Aim training routines can be a grind. It takes consistent effort to see results from your training.
Even worse, you could be wasting your time doing the wrong aim training routines.
Luckily, we've found some fantastic aim training routines by pro and enthusiast aim trainers.
And in this article, you will find the best aim training routines to gain that aimbot-like aim.
You'll also learn how to adjust the aim training regimes to your liking.
Let's dive in!
Fun Fact: For VALORANT, I aim trained for two months straight and went from Gold I > Plat I in one season. From personal experience, it works. Steal my aim routine here.
Below are routines (and guides) to practice your aim, no matter what game you play.
My preferred aim trainer is Kovaaks.
These guides are specific to Kovaaks as they have the best scenarios.
Kovaaks also has a fantastic community of passionate aim trainers. They're worth checking out!
Aim Lab is the free alternative to Kovaaks.
You can download Aim Lab if you're unwilling to fork out $8 for Kovaaks.
Voltaic has created a thriving community of passionate aim trainers.
He even has resources going beyond the scope of aim training, check it out:
I have studied and used his aim guide in the past. At my peak, I dropped a minimum of 20 kills per game. There are tons of routines for different scenarios.
The good thing about Voltaic is that he has specific routines for various games.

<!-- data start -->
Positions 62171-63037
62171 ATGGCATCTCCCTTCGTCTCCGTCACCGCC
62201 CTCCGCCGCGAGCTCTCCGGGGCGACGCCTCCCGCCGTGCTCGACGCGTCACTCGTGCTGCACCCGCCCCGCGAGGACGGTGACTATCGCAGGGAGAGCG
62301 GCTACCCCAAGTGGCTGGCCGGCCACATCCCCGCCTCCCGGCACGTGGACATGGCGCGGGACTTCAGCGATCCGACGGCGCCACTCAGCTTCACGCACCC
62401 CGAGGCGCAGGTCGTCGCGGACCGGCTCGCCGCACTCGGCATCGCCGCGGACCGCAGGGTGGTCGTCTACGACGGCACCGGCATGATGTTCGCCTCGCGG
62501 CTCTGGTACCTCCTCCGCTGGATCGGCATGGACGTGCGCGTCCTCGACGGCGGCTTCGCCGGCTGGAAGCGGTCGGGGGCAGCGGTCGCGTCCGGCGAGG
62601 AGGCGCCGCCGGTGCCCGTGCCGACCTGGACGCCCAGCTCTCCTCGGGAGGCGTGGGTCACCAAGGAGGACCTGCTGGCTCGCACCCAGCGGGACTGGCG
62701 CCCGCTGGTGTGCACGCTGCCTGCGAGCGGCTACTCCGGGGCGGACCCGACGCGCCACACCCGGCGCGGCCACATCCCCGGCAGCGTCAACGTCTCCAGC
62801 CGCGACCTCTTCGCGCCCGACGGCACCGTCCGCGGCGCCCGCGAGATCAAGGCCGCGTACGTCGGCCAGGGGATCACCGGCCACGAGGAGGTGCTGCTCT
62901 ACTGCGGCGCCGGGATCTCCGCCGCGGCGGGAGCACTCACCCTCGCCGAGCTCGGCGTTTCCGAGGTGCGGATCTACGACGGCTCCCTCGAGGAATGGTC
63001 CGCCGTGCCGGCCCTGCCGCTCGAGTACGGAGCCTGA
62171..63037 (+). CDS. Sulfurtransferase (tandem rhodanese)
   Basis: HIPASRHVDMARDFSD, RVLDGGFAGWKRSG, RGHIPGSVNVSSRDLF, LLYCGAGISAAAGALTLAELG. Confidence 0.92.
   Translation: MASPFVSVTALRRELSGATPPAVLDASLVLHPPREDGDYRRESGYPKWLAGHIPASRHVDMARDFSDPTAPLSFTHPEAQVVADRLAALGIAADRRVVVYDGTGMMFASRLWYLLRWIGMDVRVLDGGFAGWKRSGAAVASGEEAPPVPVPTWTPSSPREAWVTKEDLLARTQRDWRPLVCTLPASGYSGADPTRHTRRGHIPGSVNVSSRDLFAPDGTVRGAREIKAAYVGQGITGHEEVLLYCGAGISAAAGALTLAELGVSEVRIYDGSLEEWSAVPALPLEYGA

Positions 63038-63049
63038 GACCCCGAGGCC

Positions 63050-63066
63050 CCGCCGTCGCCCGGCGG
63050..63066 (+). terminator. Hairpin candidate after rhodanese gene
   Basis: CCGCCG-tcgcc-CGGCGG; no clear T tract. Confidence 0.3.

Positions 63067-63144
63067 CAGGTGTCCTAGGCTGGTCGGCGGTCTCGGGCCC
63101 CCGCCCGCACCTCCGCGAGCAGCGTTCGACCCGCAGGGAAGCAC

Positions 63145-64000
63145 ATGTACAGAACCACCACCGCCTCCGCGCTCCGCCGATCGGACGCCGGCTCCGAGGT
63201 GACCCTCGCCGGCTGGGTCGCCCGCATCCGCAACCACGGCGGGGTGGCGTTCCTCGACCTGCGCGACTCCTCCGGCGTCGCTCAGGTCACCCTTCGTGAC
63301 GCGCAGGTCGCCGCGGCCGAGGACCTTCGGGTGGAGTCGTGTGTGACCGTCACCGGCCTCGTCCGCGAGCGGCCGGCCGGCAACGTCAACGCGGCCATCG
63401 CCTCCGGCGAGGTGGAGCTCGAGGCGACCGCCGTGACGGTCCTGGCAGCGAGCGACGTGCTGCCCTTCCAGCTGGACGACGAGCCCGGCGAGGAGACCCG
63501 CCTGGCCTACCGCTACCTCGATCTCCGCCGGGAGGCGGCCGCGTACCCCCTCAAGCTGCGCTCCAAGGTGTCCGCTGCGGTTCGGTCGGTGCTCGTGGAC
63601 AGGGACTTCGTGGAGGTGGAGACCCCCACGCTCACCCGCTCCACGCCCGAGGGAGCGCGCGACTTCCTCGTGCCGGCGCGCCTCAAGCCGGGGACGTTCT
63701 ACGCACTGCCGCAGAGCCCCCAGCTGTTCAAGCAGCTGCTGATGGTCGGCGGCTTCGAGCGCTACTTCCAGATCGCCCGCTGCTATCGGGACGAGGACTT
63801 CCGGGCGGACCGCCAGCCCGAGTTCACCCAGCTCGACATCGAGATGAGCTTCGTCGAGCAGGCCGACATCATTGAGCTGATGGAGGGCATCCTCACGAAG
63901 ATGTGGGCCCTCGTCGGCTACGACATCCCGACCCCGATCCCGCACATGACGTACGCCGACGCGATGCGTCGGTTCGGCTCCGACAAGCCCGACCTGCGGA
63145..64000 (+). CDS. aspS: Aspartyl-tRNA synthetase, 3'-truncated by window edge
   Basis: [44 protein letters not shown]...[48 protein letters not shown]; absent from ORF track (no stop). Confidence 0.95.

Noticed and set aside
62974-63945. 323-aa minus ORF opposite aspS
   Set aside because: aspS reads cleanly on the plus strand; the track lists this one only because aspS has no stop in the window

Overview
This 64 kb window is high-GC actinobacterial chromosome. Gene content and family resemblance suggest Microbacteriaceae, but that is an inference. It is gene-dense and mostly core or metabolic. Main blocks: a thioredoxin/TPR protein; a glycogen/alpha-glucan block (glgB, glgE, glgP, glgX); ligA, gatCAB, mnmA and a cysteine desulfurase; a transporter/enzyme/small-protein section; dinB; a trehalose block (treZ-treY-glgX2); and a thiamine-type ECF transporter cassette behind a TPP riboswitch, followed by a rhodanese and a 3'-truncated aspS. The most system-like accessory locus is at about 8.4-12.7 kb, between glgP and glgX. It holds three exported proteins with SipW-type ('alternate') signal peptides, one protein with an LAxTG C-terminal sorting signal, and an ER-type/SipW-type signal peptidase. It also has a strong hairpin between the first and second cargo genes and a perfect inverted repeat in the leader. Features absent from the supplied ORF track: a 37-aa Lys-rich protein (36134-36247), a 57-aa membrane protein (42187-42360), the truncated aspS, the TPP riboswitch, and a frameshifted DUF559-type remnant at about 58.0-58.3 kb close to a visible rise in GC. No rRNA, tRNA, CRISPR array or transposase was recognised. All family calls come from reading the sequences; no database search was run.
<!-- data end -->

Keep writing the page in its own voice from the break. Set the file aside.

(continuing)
He has a spreadsheet tracker and a ranking system that "gamifies" aim training.
You get ranked based on how you perform on his "benchmarking" routine.
You can work on climbing the ranks from there.
The higher your rank is, the better you are as an aimer. It's a terrific way to feel that you're working towards a goal and competing with others.
Create a custom aim training routine after doing aim training for three months.
Learn the fundamentals first.
After you pinpoint your strengths and weaknesses and you structure a custom routine.
Start by creating a custom playlist with scenarios that work on your weaknesses.
Or, you can use Voltaic's issue-specific Kovaaks routines.
One of the most comprehensive aim training guides is Aimer7's aim training guide.
I came across Aimer7's thesis paper when researching ways to improve in Overwatch.
His guide made a ton of sense and helped me understand why aim training works.
The guide has many theories on how to improve your aim. These principles can apply to any aim training routine you choose.
No matter what aim trainer you use, applying these principles will yield results. Period.
I suggest following his guides to a tee until you become more experienced.
Your gaming preferences will determine the type of aim you should be training.
The wrong type of aim training routine will result in minimal gains to your aim.
For the click-timing aim, you need to time your "clicks" accurately.
You're not following enemies with your crosshair and holding the spray button.
CS:GO and VALORANT are examples of click-timing aim in action.
Think of click-timing like you're shooting a semi-automatic weapon.
Your window of opportunity is in each bullet that you shoot.
You can't spray sporadically and hope to hit something. You need to aim correctly.
Even though you can spray in CS:GO, you're more efficient with <taps or short bursts>.
You need good crosshair placement and accurate click-timing if you want to be sharp.
Your ability to accurately time your shots will make you a human aimbot.
You hold the mouse down and track the target with your crosshair for tracking aim.
Generally, you'll have minimal recoil.
Overwatch and Call of Duty are examples of tracking aim in action.
Here's an example:
<insert video here>